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The pros and the cons of negativity

Do not be negative:

the message seems to be getting through. David Cameron's visit to Scotland yesterday will have raised anxiety levels at Better Together HQ, the Eton-educated English Tory Prime Minister not being the best recruiting sergeant for the cause.

Yet when Mr Cameron opened his mouth, it was at least to put the positive case for the UK, after weeks of growing complaints about the negativity of the No campaign. The Prime Minister was careful to note that "of course" Scotland would have a share of defence and security resources if it were independent (no scaremongering there) but he wanted to stress the advantages it had as being part of the UK, in international diplomacy, being a leading member of Nato, the EU, the G7 and G20, as well as shared military, security and counter intelligence services.

He also cast himself as a pro-devolution Prime Minister, stressing that a No vote would ensure more powers for Holyrood, addressing the charge that he could not be trusted to keep his promise.

As Prime Minister he has every right to come to Scotland, of course, and at least from Better Together's perspective there were no own goals, but do his visits help the No campaign?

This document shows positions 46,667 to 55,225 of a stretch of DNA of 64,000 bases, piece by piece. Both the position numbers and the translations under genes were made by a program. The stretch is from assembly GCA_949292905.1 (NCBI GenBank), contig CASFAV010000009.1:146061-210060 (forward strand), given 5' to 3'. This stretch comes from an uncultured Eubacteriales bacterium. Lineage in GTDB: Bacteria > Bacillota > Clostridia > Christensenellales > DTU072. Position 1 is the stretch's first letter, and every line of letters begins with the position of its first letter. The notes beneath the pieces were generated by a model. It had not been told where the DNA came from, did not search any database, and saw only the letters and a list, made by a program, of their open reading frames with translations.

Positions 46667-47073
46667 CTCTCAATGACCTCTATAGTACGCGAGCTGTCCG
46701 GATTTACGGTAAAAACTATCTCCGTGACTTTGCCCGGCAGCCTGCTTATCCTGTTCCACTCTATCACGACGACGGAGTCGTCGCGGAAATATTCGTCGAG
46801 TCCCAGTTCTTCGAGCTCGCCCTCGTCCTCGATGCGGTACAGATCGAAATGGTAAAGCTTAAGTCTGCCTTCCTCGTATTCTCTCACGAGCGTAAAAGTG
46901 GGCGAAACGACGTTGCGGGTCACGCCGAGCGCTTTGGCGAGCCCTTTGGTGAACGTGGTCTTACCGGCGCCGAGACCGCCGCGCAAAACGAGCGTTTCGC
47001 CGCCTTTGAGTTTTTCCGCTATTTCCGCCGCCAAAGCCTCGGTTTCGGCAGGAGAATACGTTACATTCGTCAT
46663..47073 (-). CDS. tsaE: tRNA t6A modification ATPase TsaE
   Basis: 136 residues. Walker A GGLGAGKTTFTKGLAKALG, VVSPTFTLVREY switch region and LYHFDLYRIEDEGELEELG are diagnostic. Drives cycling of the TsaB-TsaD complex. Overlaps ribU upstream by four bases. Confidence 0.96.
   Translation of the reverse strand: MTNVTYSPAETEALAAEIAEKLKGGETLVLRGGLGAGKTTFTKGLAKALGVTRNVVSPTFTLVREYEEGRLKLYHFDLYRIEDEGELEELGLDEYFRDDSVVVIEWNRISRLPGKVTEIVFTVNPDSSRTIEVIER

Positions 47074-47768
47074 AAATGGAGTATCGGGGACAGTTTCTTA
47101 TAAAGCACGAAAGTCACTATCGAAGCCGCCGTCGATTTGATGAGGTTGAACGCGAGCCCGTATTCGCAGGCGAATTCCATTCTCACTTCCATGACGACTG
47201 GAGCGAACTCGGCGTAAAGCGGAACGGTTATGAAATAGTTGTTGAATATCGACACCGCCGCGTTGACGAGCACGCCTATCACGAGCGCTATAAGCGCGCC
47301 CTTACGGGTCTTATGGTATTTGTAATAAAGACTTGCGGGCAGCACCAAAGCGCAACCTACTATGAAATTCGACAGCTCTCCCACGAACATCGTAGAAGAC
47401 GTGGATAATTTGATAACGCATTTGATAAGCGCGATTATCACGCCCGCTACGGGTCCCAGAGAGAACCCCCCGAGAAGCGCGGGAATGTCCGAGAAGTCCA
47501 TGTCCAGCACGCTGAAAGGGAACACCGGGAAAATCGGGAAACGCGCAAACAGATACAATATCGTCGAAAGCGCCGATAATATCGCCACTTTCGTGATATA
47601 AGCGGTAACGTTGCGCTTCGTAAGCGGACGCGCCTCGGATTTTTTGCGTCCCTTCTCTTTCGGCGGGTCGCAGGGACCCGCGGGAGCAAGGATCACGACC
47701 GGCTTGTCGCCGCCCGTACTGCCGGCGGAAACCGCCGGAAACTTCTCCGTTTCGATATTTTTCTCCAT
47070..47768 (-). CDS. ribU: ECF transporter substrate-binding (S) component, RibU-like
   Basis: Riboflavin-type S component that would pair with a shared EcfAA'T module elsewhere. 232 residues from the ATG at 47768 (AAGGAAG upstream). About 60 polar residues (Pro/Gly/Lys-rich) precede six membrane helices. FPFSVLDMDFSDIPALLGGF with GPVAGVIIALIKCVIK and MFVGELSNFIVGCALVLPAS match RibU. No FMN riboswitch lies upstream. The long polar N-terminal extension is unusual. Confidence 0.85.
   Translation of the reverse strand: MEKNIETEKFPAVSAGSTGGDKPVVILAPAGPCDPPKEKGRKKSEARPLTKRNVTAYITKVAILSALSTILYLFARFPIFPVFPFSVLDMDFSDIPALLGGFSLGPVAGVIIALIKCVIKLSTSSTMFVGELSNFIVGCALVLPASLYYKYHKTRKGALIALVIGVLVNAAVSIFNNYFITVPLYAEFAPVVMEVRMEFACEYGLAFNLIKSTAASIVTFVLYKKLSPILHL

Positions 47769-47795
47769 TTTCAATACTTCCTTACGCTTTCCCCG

It is a safe bet that those most offended by having an English Conservative Prime Minister will already be in the Yes camp. At the same time, some undecided voters will be prepared to listen to what the Mr Cameron has to say. Even so, being head of a party with only one MP in Scotland diminishes the Prime Minister's moral authority. In January 2012, Mr Cameron challenged Alex Salmond to accept an offer from Westminster to hold an early, legally binding referendum. The Prime Minister was perhaps emboldened by polls at the time giving the pro-UK cause a 25-point lead.

The political landscape has changed. The pro-Union campaign remains firmly in the lead but that lead has shrunk. The overarching problem it has is that charge of negativity. A TNS poll this week noted that 53% of people consider the Better Together campaign has been negative while only 29% believe the Yes campaign has been.

At around the same time, the First Minister made a highly personal attack on Mr Cameron, describing him as personifying everything that was wrong with UK politics. In spite of that negative tone and the fact that the SNP's campaign has focused heavily on talking down the Westminster Government, the charge of negativity is far less harmful to the pro-independence campaign than to opponents. Better Together insist with some justification that their positive messages are frequently overlooked by journalists but the fact remains that there was a spell in winter when the UK Government let loose one attack on independence after another. The charge of negativity then was entirely justified.

The pro-UK cause may benefit from more positive campaigning but, with the Prime Minister being a turn-off to many, it continues to lack a figurehead to match Mr Salmond.

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